As Latin America attracts record-breaking venture capital totals, education technology startups in the region are given new opportunities to grow. In the past week, Coderhouse, a live cohort-based learning platform, and Crehana, an on-demand skills development service for the enterprise, both announced financing rounds.
The back-to-back raises are a reminder that edtech’s relevance in LatAm isn’t just growing in classrooms, but also within organizations across LatAm. It’s a sign that both consumers and employers believe in the importance of reskilling in today’s new, ever-changing future of work.
Broad but better
Coderhouse, founded in 2014 by Christian Patiño, is a platform for LatAm professionals to take live, online cohort-based courses in topics such as data, coding, design and marketing.
Patiño explained how the original online education platforms, also known as MOOCs, are “super accessible,” with low completion rates. The response to this then became boot camps, which he deems are “way more effective” but inaccessible due to low acceptance rates and high costs. With both sides of the spectrum in mind, he wants Coderhouse to sit somewhere in the middle, combining the affordability of MOOCs (massive open online course providers) and the engagement of bootcamps.
At $100 per course, Coderhouse offers small-group classes led by instructors and teacher assistants, with curriculum designed through partnerships with top companies.
The company announced this week that it has raised a $13.5 million Series A round led by Monashees, along with Reach Capital, David Velez from Nubank, Guillermo Rauch from Vercel, Hugo Barra (former head of VR at Facebook) and the founders of Loggi, Rappi, Wildlife Studios, Méliuz, MadeiraMadeira, Cornershop, Bitso, Casai, Clara, RunaHR and Belvo.
It’s Coderhouse’s first venture capital check after bootstrapping for years. Since 2019, Coderhouse has grown revenue 10x year over year, and has reached a $12 million run-rate. Now, with formal backing, the founders are focused on growing that total by offering more services in Latin America. Patiño said that 80% of their revenue comes from Argentina, and the capital resources will help them grow their 21,000 student base to other countries.
The startup serves a variety of students, including people who are looking for new jobs, people who want to get promoted within their current companies and entrepreneurs and freelancers who want to master a business-imperative skill such as marketing or copywriting. The broadness in early adopters could make it hard for the company to provide outcomes at scale — someone looking to be promoted has very different needs than someone who is looking for a new job — but for now, it’s helping the early-stage company find its voice.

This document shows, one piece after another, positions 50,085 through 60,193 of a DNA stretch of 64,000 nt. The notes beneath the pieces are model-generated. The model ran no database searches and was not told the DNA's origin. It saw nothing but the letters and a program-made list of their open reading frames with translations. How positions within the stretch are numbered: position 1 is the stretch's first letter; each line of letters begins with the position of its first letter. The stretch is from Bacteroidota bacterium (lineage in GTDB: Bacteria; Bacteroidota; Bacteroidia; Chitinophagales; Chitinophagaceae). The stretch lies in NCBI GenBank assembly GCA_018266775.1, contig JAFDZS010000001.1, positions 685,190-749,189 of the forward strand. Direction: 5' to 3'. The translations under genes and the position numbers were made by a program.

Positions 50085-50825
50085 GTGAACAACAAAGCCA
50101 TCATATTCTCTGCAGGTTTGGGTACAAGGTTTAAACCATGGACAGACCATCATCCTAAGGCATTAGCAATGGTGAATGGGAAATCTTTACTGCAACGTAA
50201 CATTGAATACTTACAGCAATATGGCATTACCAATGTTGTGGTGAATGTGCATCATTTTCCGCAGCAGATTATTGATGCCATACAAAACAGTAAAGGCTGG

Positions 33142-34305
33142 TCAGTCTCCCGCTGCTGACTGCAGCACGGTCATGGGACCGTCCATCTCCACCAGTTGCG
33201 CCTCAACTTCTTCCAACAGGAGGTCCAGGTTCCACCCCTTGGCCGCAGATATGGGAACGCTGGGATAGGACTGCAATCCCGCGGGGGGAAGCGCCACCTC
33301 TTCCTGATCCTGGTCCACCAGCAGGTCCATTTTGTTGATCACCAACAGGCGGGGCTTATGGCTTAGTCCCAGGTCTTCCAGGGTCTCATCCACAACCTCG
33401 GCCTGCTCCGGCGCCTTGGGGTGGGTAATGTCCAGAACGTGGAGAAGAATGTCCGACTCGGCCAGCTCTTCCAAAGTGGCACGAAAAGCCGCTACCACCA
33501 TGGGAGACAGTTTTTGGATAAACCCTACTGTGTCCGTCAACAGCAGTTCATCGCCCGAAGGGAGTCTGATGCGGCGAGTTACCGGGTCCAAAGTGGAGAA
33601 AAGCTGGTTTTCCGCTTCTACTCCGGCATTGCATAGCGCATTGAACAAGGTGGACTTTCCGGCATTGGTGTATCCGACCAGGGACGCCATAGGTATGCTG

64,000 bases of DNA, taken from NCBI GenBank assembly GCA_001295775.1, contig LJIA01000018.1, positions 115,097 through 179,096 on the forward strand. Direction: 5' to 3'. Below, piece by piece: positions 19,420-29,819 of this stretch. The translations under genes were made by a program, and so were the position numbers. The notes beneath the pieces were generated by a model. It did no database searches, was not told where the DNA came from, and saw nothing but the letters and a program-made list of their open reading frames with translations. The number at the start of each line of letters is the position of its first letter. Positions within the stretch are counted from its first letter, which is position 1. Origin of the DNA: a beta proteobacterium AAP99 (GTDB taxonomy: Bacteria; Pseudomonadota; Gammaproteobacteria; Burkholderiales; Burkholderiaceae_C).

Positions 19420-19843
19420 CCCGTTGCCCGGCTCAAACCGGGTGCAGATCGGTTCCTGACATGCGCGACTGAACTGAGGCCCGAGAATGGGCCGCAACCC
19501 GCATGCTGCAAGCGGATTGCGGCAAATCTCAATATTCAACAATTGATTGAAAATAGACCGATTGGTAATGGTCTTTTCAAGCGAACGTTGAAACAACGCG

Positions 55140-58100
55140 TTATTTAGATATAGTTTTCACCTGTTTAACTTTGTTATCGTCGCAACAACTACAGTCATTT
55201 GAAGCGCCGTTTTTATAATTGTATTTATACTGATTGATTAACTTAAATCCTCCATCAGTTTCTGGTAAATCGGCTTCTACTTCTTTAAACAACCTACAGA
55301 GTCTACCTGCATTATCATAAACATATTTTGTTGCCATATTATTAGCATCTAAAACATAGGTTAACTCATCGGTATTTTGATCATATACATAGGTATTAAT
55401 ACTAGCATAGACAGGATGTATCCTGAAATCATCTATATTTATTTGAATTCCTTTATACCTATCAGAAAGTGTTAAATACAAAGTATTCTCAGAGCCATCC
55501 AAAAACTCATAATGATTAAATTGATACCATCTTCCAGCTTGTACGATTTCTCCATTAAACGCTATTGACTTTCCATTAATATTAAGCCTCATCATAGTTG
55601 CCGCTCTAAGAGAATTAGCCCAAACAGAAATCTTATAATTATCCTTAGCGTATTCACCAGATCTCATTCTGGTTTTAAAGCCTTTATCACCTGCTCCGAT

The round was the first LatAm investment for Reach Capital, a U.S.-based edtech firm. Partner Esteban Sosnik explained how Coderhouse’s strategy is a response to LatAm’s talent bottleneck, as digital momentum in the region continues and roles change. He believes the broadness of Coderhouse’s offering makes it “tough to define one definition for outcomes.”
Sosnik thinks that graduation rates are a good proxy for impact and student satisfaction. So far, 90% of users who pay for Coderhouse graduate from their course, and of that cohort, 80% of students claim that salaries increase post-graduation. Down the road, he could see Coderhouse offering more data on the long-term economic impact of how taking a course can impact job trajectory two to four years down the line.
The company has no filters that limit students from taking courses, so it maintains quality by rigorous vetting of teachers. The founder estimates that only 8% of teachers are accepted to teach on Coderhouse’s platform, resulting in nearly 2,000 active teachers with the company today.
A challenge for the startup will be scaling its teacher assistant [TA] to student ratio. Right now, there are 20 students to one TA, and Patiño wants to introduce more peer-to-peer work and grading to limit how labor intensive a class is for instructors.
As Coderhouse figures out how to be an affordable bootcamp for aspiring and current employees, Crehana is finding its stride in going straight to the companies that employ them.